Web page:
As you and your teen are getting ready for the big move, there will be hundreds of questions running through your head: Did I explain to him why you should always make eye contact when talking to people? Will she be able to ride the bus to class? Does he know how to iron his shirt? Did I ever tell her that anecdote about finding ‘the one’? While it may seem like you have to impart every last piece of advice you can think of before your teen leaves the house, this can be overwhelming for your teen (and you!). Instead, focus on what you can do and start these conversations early. Both you and your teen will be thankful you didn’t wait until the last week to try and fill your teen’s mind with all of your knowledge.

Look for any time your teen talks about a present-day social situation or tells you a story as an opportunity for conversation. For example, your teen may say, “Jeff had a party without his parents’ permission…” or “I can’t wait to live on my own and have no one watching over me…” Miller suggests using moments like these to highlight cause and effect. “Remember that the teen’s biological brain does not fully form until early to mid-twenties,” Miller says. These conversations can help them think through their actions before they make any risky decisions.

Other conversations may be good to have a little more formally. For topics around finances and other specific skills or concepts they need to know, Savage suggests setting times for these conversations instead of talking at your teen. For instance, you may say, “When I do taxes next year, there will be some important information I need from you about your college expenses. Can we spend an hour on Saturday talking more about this?” This allows you to make time for these important conversations without feeling like you are nagging your teen.

And of course, there are the practical life skills that your teen should have before living on their own. Miller suggests you could make teaching these skills a family game. For example, make dinner together every Sunday night or learn laundry basics through a game of “laundry basketball” while sorting your darks and lights.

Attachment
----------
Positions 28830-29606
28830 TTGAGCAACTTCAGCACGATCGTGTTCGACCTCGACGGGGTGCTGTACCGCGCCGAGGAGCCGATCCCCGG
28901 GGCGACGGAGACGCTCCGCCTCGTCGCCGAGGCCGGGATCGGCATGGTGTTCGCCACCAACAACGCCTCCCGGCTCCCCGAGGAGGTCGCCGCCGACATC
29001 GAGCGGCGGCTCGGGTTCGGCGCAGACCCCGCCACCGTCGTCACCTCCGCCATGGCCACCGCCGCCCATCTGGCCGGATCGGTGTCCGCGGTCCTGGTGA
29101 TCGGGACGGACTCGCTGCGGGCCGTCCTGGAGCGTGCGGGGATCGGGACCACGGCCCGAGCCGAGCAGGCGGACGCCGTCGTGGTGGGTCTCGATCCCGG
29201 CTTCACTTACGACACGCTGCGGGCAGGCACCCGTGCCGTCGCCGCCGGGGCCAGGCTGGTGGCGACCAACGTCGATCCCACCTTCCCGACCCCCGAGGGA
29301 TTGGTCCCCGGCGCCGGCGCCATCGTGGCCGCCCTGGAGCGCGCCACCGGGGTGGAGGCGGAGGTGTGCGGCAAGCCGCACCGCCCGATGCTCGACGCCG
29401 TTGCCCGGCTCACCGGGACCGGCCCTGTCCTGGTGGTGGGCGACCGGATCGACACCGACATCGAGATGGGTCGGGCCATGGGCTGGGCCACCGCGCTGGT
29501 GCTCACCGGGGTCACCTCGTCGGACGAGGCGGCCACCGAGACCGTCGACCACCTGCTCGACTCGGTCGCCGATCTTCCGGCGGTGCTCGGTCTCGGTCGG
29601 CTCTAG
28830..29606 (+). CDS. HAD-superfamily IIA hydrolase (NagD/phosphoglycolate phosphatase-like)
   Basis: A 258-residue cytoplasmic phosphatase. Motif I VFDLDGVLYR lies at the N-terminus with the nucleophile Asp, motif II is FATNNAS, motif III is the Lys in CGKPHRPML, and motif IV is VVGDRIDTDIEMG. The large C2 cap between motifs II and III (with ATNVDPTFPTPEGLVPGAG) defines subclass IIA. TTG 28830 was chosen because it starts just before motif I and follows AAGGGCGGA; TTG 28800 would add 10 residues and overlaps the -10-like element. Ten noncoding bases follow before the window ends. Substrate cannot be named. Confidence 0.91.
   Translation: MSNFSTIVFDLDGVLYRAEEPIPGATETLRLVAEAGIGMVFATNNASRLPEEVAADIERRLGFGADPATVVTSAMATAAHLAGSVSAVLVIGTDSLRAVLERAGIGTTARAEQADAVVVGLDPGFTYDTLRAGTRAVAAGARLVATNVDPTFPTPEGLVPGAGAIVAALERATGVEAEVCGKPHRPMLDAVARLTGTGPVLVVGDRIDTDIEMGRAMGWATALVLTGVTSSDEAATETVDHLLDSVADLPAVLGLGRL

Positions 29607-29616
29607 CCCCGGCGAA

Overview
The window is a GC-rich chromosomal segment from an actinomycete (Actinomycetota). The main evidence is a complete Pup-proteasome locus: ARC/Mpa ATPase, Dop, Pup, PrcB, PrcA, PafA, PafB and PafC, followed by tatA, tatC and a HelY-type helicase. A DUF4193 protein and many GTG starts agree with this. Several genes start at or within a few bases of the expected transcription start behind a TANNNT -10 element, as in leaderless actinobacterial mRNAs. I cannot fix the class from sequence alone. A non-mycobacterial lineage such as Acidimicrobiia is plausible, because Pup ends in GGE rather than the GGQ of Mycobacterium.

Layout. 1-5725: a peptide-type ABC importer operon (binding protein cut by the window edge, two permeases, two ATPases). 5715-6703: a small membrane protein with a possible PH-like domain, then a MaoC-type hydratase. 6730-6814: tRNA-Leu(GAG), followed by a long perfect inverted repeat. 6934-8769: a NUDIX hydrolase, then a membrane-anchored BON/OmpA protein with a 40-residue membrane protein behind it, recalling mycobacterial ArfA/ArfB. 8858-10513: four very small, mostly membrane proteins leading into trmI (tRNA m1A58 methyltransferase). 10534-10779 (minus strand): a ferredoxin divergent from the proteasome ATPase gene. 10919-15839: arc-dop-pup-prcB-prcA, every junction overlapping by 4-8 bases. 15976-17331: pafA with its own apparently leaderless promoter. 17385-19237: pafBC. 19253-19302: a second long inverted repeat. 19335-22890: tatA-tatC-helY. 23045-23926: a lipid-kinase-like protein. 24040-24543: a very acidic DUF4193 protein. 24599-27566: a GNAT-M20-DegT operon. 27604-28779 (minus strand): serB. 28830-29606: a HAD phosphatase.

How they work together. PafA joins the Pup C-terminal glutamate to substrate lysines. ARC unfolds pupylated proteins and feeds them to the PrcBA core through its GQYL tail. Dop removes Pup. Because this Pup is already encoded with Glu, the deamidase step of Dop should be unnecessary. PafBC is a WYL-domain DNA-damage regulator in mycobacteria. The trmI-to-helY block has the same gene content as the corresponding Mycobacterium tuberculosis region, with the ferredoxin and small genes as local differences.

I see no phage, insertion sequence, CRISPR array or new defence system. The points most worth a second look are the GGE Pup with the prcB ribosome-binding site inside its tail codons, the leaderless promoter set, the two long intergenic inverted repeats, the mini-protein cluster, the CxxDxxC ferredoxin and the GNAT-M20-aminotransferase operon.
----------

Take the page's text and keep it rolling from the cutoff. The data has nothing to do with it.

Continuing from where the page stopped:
When you can’t savor everything

“The thing I am most excited and scared about are the same thing… The unknown. What happens after high school? When I enter the ’real world,’ there will be an insurmountable amount of unknown. Not only does it terrify me that I won’t know the kinds of obstacles and hardships I’ll face, it also excites me at all the opportunity that can be and all the places I can go, the things I can learn, and the people I can meet.” - Shreyas, Class of 2018, Claymont, DE

Be careful to not get too caught up in what Savage calls “last time syndrome,” where a dinner, a night spent watching TV together, and a shopping outing becomes the last time you will do any of this together. While inside you may be screaming, “I’m just not ready for this!” try not to let these feelings take you away from the moments with your family and your young adult.

Get the quality time in early in the summer. If possible, plan a family trip or some special outings. These are memories your young adult will carry with them to college and beyond. Expect them to want to spend a lot of time with their friends, who likely are also leaving for college soon. You may be hurt if your teen is busy every night during this time, but your teen is holding on to friendships from childhood and bonding with their peers about this new phase. Leaving friends and relationships is hard for anyone, especially at such a vulnerable and changing time in life. Recognize that your teen is not trying to hurt you, but just expects you will always be there for them.

You could look at this time as the start of reinvesting in yourself, too. Miller suggests thinking about one passion to pursue or friend to invest in during the summer to supplement all the time and preparation focused on your teen. “If a parent is solely focused on the teen, it can add to the conflict and tension,” Miller says. “Parents need to make sure their own needs are taken care of.”

If you’re finding the transition hard, or even if you’re not, keeping a few things in mind about letting go can make the process feel a little less overwhelming. You may feel at times that you have so much to say before your child leaves the house. This is your baby after all! But you have given your teen a lifetime of knowledge, imparted countless wisdom on them, and have taken more steps than you realize in getting them ready for this very moment. Relax, take a deep breath, and enjoy this time.

Parent Toolkit resources were developed by NBC News Learn with the help of subject-matter experts, including Jennifer Miller, Author, Confident Parents, Confident Kids, and Marjorie Savage, Education Specialist, University of Minnesota.